Because it's sick when Lindsay Lohan is on the front page of the newspaper...and a story about soldier deaths in Iraq is on the back page, at the bottom, in a teeny little box that no one will pay any attention to. Because once a certain amount of soldiers die, 2 or 3 what? Right? WRONG. Because any one of those men could be my father. Or my brother, my ex-boyfriend, neighbor. Or someone I know. Someone my parents know. But does anyone care??? No. Why don't you care when these are the men who are keeping you free? You should care wholeheartedly. You should be GRATEFUL for that.

I can't describe what it was like when my dad retired. Looking around at that ceremony, at all those soldiers in their ACUs, and looking at the American flag, and thinking, this is what my father chose to do with his life, was one of the most amazing feelings in the world…and suddenly I found myself sobbing uncontrollably; I can’t imagine what it was like for him, the loss he must have felt leaving what has been his home since he was a teenager..I felt the loss, I felt the pride, I felt more things than I could keep track of. He has made a real difference in the world. Bono makes a ruckus about everything..but has he DONE anything??? NO. I'm so proud. I have been an Army daughter, sister, and girlfriend. The sad part is I don't think half of you could understand that. I have faith in this government. And I have faith in our military. I'm so thankful that that was my way of life, despite all the hard parts of it. Despite watching my daddy go away to war. Despite having to move every year. It was worth it. It's worth it to know what it costs to be free. It's worth it to know with every fiber of my being that I am lucky. That I am truly, truly blessed to have grown up like I have. I wish that all of you reading this could know that feeling. Because it is incredible. There's so much ceremony and tradition and prestige in every part of that life.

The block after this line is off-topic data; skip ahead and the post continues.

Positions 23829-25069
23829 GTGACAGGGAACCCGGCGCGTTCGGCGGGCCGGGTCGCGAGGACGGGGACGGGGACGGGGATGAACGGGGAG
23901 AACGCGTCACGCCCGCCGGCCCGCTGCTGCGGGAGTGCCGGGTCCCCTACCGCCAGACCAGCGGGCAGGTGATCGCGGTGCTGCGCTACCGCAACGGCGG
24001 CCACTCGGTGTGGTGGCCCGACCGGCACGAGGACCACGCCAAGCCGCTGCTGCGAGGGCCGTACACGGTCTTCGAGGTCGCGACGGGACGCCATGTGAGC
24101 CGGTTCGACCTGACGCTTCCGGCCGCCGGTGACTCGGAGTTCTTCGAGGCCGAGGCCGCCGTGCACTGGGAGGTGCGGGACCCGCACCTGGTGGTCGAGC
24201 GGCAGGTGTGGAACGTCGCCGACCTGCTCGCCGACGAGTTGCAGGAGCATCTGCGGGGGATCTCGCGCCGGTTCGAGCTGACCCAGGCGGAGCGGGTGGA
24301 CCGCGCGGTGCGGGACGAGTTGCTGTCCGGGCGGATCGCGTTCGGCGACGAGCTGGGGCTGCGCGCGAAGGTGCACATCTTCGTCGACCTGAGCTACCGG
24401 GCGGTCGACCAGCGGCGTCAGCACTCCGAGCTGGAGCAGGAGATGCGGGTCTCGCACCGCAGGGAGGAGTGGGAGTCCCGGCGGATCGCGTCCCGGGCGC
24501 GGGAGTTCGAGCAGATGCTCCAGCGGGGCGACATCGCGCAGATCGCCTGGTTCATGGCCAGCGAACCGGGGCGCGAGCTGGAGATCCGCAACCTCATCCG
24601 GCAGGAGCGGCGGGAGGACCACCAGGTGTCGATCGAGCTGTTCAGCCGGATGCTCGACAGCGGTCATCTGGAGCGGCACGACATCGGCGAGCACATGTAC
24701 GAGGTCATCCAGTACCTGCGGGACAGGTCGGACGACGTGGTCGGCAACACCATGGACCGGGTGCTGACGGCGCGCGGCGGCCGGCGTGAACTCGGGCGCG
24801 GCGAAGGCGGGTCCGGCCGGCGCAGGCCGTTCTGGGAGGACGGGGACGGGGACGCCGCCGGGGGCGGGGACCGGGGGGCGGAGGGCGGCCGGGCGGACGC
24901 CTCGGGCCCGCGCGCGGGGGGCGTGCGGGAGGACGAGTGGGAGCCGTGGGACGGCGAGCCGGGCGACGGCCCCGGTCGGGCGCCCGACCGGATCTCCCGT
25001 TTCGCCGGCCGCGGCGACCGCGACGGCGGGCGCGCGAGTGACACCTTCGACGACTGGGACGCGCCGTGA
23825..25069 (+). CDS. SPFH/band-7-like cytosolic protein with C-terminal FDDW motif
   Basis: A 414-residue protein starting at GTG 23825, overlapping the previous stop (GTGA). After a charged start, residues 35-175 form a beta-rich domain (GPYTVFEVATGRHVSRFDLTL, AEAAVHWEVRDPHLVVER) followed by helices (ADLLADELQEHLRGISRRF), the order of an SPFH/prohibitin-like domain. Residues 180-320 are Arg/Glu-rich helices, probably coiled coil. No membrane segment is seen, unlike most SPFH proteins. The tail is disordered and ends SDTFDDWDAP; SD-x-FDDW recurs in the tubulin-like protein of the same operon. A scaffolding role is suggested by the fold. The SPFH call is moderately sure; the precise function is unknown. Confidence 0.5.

The last time I felt relief like I did talking to Weaver this morning, I was standing in an air hanger in Fort Bragg, North Carolina. I had been there for hours, shaking wildly. It had been a year since I had seen my dad, and I was angry. I had just finished my freshman year of high school. He had moved my family to North Carolina, and left for Iraq days later. He had missed my first day of high school and innumerable other important things. For the entire time he was gone, I couldn’t bring myself to talk to him on the phone. And then there I was, standing there, surrounded by hundreds of other family members and friends, waiting. The plane landed. The troops marched in, and there he was, in front. My mom and I were standing literally ten feet from him, but there was a ceremony to finish before the troops were dismissed, and he was in charge of it. I could have reached out and touched him. But as always, duty came first. I can’t imagine what it was like for him, seeing us, but not being able to go to us right away, after so long. As he was giving orders, I heard his voice crack and falter, and suddenly, I was shaking and crying in a way I can’t remember ever doing before or since then. The next thing I knew, I was squished in between my parents, everyone crying and kissing, and I felt it. Relief. It washed over me over and over again. It was over.

That feeling, knowing what he had done, what he had been through…that relief makes the burden of knowledge worth it. The pride makes every sleepless night, every missed birthday, every tearful Thanksgiving prayer worth it.

The burden of knowledge is nothing compared to the bliss of relief.

1 "bhebek"s:

hemlinesheadlines said...

I just commented about Cairo, but... ALSO, my dad was in the Air Force for 25 years, until I was 19. So this post was so resounding. I just literally wrote an essay on here & then deleted it, since you clearly already get everything I was trying to say. Anyway, even more props to you. I'm so glad I discovered this blog.